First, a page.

Antimicrobial resistant (AMR) bacteria pose a very real threat to the world, one that a highly concerned World Health Organization has kept in its radar for years. Now a team of researchers has identified a new natural antibiotic in horse dung-dwelling fungus, offering up secrets that might help us avoid or at least understand an encroaching AMR world crisis.
The next time you're at a hospital, you may come down with the same illness that Bessie the cow had some years before.
It may not sound healthy, but having your intestines crowded by a wide variety of microbial life is a very good thing. Unfortunately for Intensive Care Unit (ICU) patients, it has been found that they are very likely to lose nearly all their microbes over the course of a hospital stay, making them vulnerable to dangerous infections.
Gut bacteria found in honeybees may be an incredible alternative to antibiotics currently on the market, giving the world more of a fighting chance against a growing number of antibiotic-resistant illnesses.
Two new studies have revealed two very different ways bothersome bacteria strains can suddenly become deadly, evolving into difficult-to-rid pathogens that can threaten entire populations.
The World Health Organization (WHO) announced today that it will be working with the European Respiratory Society (ERS) to eliminate tuberculosis (TB) in countries that do not yet experience the disease at epidemic levels.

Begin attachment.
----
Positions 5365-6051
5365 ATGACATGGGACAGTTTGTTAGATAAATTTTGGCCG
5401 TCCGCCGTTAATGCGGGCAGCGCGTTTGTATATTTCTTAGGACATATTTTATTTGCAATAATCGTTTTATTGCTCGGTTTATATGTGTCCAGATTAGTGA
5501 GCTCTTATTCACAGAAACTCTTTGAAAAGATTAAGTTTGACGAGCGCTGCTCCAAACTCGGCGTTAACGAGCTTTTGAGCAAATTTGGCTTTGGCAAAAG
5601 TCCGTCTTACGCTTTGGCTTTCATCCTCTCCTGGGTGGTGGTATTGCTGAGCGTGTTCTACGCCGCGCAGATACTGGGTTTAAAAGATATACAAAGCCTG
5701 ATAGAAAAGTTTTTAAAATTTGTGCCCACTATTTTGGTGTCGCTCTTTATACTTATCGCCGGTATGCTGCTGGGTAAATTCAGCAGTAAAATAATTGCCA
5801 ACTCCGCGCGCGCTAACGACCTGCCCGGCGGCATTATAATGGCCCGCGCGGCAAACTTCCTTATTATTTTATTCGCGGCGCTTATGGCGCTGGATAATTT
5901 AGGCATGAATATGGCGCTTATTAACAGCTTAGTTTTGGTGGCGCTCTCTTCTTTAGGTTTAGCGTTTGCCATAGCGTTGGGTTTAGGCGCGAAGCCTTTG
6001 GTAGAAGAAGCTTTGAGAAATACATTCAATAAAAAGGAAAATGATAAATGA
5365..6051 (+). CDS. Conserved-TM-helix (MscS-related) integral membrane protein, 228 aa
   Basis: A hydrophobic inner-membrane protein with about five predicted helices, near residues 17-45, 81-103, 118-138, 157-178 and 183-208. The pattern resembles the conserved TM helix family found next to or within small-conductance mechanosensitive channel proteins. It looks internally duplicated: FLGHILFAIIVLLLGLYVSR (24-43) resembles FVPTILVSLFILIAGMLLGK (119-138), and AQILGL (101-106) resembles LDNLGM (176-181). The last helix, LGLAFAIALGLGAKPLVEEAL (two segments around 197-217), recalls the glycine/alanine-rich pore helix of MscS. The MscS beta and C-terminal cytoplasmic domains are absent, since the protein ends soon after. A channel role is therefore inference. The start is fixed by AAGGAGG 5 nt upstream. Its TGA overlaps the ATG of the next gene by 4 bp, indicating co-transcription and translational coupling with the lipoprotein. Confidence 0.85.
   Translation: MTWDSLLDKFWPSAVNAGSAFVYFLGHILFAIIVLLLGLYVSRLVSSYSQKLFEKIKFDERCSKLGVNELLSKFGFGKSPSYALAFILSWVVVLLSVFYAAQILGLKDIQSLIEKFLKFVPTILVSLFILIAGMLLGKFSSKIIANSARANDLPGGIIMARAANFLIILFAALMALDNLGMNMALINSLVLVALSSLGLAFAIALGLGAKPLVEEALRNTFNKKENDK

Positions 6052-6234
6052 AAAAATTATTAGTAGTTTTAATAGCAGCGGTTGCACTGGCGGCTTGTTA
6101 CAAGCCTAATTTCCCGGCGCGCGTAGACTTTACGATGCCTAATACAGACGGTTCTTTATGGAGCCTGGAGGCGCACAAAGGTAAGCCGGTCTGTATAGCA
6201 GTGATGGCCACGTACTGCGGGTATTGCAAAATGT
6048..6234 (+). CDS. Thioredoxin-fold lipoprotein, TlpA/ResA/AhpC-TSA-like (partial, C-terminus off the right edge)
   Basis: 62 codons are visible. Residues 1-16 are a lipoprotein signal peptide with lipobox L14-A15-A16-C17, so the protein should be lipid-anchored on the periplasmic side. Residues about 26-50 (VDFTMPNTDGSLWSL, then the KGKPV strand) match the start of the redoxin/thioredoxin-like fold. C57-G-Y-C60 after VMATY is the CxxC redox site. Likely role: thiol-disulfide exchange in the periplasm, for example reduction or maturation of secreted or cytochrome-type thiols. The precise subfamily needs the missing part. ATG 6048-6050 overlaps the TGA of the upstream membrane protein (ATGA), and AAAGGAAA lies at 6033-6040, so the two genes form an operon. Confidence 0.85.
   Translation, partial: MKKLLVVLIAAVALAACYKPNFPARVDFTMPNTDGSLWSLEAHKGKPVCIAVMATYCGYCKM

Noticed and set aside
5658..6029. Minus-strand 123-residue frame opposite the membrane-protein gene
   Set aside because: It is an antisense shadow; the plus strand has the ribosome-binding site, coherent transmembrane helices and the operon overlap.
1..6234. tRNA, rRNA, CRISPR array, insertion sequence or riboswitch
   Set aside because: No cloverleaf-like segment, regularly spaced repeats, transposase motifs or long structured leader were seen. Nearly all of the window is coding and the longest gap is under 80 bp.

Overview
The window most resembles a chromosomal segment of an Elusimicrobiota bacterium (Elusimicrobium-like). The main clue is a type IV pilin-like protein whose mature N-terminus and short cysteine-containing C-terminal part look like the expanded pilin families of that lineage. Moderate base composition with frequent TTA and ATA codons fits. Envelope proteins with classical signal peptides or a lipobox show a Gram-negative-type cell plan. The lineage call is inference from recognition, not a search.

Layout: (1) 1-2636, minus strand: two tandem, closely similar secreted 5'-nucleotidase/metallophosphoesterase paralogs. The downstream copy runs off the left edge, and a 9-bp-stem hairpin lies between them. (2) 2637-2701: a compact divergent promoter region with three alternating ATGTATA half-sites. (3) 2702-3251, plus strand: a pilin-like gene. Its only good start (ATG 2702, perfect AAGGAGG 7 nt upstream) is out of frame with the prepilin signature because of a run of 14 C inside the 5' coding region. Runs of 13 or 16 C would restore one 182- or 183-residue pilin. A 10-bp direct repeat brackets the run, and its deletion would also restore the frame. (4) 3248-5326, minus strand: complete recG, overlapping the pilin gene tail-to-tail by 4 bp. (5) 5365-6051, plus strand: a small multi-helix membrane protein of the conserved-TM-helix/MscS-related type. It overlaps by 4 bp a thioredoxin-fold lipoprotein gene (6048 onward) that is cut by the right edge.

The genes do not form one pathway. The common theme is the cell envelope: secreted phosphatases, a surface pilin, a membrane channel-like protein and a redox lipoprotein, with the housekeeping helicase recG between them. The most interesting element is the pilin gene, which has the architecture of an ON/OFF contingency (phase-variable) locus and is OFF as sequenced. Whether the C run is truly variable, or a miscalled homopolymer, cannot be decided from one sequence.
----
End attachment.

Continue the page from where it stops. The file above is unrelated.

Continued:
Already highly dangerous bacteria called carbapenem resistant Enterobacteriaceae (CRE) have learned to "cloak" themselves with genetic material, effectively hiding from the body's natural defenses. Experts are calling these new types of CRE "phantom bacteria" and have already found a multitude of them in the Middle East.
Soil bacteria are extremely resistant to antimicrobials in more ways than scientists can count. Yet, for some reason, these bacteria have refused to share these defensive traits with other more dangerous bacteria, or even one another. Scientists claim that understanding why this occurs may be an important step in understanding how to prevent the world's next "superbug" from ever evolving.
Minnesota will be the first US state to ban triclosan, an ingredient commonly found in soaps, toothpaste, and deodorants that some researchers have linked to health and environmental problems, including the increased prevalence of drug resistant bacteria.
Three-hundred years ago, the British government offered a fantastical award to the first academic mind to figure out how figure out a ship's longitudinal location in real-time. Now Britain has done it again, offering a massive cash prize to the first scientist to solve one of the many major problems of our time - and it's up to the public to decide what that problem will be.
Cigarette smoke and even electronic cigarette "vapor" may be contributing to an increased rate of antibiotic resistance among microbes, a new study suggests.
Pesky flies buzzing around your home may be carrying antibiotic-resistant bacteria that can also be found in waste, according to a recent study by Kansas State University, published in the Applied and Environmental Microbiology journal.